Two foreign tourists and their Ugandan guide were killed when assailants attacked their vehicle near a national park in southwestern Uganda, a wildlife official and the police said Tuesday.
Bashir Hangi, spokesman for the Uganda Wildlife Authority, said the attackers set on fire the vehicle in which the group was traveling just outside Queen Elizabeth National Park. The security agencies are working “to establish who could have carried out this heinous act,” he told the AP.
Fred Enanga, a police spokesman, said in a statement that extremist rebels usually based in eastern Congo had carried out the “cowardly terrorist attack,” adding that the security forces “responded immediately upon receiving the information and are aggressively pursuing the suspected ADF rebels.”
The ADF, or Allied Democratic Forces, is a shadowy rebel group that originated in Uganda but whose fighters now operate in a lawless part of eastern Congo. The group has established ties with the Islamic State group.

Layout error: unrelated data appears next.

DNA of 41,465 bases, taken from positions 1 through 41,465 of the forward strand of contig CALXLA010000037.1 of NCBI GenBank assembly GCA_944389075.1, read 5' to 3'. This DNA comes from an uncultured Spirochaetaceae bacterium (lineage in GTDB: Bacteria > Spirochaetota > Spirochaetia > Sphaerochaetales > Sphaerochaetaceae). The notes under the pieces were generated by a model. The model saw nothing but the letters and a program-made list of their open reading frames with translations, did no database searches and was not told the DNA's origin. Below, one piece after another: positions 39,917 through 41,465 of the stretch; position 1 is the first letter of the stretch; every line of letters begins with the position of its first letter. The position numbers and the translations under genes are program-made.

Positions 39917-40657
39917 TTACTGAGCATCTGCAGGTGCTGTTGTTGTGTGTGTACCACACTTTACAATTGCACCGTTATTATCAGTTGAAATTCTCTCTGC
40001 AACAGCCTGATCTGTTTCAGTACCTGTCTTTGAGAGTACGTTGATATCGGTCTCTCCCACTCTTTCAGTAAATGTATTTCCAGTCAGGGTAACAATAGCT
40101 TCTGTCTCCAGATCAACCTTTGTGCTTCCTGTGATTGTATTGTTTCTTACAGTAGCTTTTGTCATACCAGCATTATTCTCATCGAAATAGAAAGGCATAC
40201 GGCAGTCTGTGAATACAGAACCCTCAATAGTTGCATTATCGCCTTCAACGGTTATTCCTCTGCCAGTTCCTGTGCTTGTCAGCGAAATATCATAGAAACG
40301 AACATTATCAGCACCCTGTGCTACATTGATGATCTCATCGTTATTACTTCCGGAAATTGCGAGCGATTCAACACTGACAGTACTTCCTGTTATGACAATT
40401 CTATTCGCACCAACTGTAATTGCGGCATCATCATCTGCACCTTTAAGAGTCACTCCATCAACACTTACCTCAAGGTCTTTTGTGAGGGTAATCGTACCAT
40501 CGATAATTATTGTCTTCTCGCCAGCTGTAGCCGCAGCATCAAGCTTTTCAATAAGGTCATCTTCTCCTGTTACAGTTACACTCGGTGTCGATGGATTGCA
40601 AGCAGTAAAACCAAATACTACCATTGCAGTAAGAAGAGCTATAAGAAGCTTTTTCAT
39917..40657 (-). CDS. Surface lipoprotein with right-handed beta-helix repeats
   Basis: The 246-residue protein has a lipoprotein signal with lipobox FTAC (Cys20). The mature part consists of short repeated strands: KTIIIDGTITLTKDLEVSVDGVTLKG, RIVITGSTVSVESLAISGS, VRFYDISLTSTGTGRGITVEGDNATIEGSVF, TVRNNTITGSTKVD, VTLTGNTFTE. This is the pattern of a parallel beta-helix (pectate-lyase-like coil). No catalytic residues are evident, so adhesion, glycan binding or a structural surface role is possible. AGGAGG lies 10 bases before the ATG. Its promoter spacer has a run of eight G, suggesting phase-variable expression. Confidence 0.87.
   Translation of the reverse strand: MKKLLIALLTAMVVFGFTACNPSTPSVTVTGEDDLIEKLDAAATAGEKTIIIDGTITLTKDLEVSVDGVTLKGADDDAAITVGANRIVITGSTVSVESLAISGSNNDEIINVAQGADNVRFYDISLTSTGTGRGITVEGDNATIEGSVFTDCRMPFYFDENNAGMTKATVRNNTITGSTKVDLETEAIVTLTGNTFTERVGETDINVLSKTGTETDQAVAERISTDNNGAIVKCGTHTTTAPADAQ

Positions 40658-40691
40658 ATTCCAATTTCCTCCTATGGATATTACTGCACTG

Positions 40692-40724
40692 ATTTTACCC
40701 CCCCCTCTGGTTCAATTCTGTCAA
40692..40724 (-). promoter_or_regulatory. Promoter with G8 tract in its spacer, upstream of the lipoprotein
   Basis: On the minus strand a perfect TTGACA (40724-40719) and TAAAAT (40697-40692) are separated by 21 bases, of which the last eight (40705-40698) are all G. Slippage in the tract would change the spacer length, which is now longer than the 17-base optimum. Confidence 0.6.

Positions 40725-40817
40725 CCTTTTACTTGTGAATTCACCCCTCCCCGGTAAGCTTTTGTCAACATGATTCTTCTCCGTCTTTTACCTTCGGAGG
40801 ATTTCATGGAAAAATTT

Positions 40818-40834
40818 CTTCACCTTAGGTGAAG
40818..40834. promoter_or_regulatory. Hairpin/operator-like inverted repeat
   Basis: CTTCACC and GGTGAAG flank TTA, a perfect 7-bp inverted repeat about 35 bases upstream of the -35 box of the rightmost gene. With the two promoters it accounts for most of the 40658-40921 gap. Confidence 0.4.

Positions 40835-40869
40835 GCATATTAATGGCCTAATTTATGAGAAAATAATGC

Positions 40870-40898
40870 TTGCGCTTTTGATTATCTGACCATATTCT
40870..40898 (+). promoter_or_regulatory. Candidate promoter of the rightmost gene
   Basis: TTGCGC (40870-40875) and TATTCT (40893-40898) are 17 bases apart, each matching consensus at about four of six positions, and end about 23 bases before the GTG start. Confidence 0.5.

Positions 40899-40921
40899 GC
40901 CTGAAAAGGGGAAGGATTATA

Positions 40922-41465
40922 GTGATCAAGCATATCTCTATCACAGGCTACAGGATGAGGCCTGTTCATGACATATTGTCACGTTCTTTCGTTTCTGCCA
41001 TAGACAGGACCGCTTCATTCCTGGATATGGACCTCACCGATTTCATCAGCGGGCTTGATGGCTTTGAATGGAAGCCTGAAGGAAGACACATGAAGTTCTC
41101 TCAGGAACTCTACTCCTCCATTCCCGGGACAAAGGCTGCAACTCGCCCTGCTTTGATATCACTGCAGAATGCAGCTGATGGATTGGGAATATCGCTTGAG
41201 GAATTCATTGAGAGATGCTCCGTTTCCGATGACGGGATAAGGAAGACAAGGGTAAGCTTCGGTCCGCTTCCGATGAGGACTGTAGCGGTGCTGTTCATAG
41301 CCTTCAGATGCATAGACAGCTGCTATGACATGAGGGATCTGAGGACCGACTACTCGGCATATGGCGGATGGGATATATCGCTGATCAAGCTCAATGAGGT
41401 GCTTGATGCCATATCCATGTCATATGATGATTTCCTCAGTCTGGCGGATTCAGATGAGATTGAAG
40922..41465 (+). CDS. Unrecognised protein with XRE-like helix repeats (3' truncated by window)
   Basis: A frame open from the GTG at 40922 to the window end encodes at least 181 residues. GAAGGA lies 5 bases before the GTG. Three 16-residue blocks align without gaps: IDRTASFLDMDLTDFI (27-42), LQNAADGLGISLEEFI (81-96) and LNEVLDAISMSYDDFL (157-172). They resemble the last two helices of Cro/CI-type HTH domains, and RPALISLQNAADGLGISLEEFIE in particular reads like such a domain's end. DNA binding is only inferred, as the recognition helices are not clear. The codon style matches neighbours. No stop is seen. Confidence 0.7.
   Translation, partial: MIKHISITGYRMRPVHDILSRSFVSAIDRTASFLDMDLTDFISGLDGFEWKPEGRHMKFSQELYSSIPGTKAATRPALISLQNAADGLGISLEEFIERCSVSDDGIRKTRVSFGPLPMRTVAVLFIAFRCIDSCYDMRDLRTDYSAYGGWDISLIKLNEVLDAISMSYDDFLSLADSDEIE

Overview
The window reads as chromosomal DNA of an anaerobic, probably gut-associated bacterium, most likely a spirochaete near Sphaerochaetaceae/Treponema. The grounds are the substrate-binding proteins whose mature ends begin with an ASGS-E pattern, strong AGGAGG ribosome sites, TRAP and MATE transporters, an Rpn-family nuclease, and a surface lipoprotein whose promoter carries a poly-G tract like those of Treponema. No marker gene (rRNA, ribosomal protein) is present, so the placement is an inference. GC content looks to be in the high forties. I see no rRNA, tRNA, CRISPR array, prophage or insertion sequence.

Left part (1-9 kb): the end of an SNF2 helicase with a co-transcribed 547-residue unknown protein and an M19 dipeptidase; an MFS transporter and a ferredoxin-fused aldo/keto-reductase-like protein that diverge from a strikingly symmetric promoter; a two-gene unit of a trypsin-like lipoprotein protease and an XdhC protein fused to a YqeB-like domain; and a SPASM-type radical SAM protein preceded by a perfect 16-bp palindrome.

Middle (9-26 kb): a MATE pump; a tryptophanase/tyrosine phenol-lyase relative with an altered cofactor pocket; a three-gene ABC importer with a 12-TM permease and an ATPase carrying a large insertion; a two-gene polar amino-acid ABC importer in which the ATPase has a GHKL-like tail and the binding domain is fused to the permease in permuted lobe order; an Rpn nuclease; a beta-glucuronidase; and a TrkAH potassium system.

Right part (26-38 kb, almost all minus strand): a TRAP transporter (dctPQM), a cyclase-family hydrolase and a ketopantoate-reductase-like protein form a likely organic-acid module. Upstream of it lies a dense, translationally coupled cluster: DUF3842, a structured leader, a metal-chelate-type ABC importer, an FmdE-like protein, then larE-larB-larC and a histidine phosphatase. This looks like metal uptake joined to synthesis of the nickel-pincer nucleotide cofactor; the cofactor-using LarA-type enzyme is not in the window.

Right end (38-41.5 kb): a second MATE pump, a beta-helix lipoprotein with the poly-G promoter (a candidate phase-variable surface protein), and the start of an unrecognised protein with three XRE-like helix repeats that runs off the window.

Queen Elizabeth National Park, located in a remote area near the Congo border, is one of the country’s most popular conservation areas.
Such an attack is rare in this East African country. It comes at a time when Ugandan troops are hunting down the ADF deep inside Congo. The ADF occasionally carries out cross-border attacks. In one such attack in June, the group was accused of massacring at least 41 people, most of them students, in a raid on a remote Ugandan community near the border.
The ADF has long opposed the rule of Ugandan President Yoweri Museveni, a U.S. security ally who has held power in the East African country since 1986.
The group was established in the early 1990s by Ugandan Muslims who said they had been sidelined by Museveni’s policies. At the time, the rebels staged deadly attacks in Ugandan villages and the capital, including a 1998 attack in which 80 students were massacred in a border town.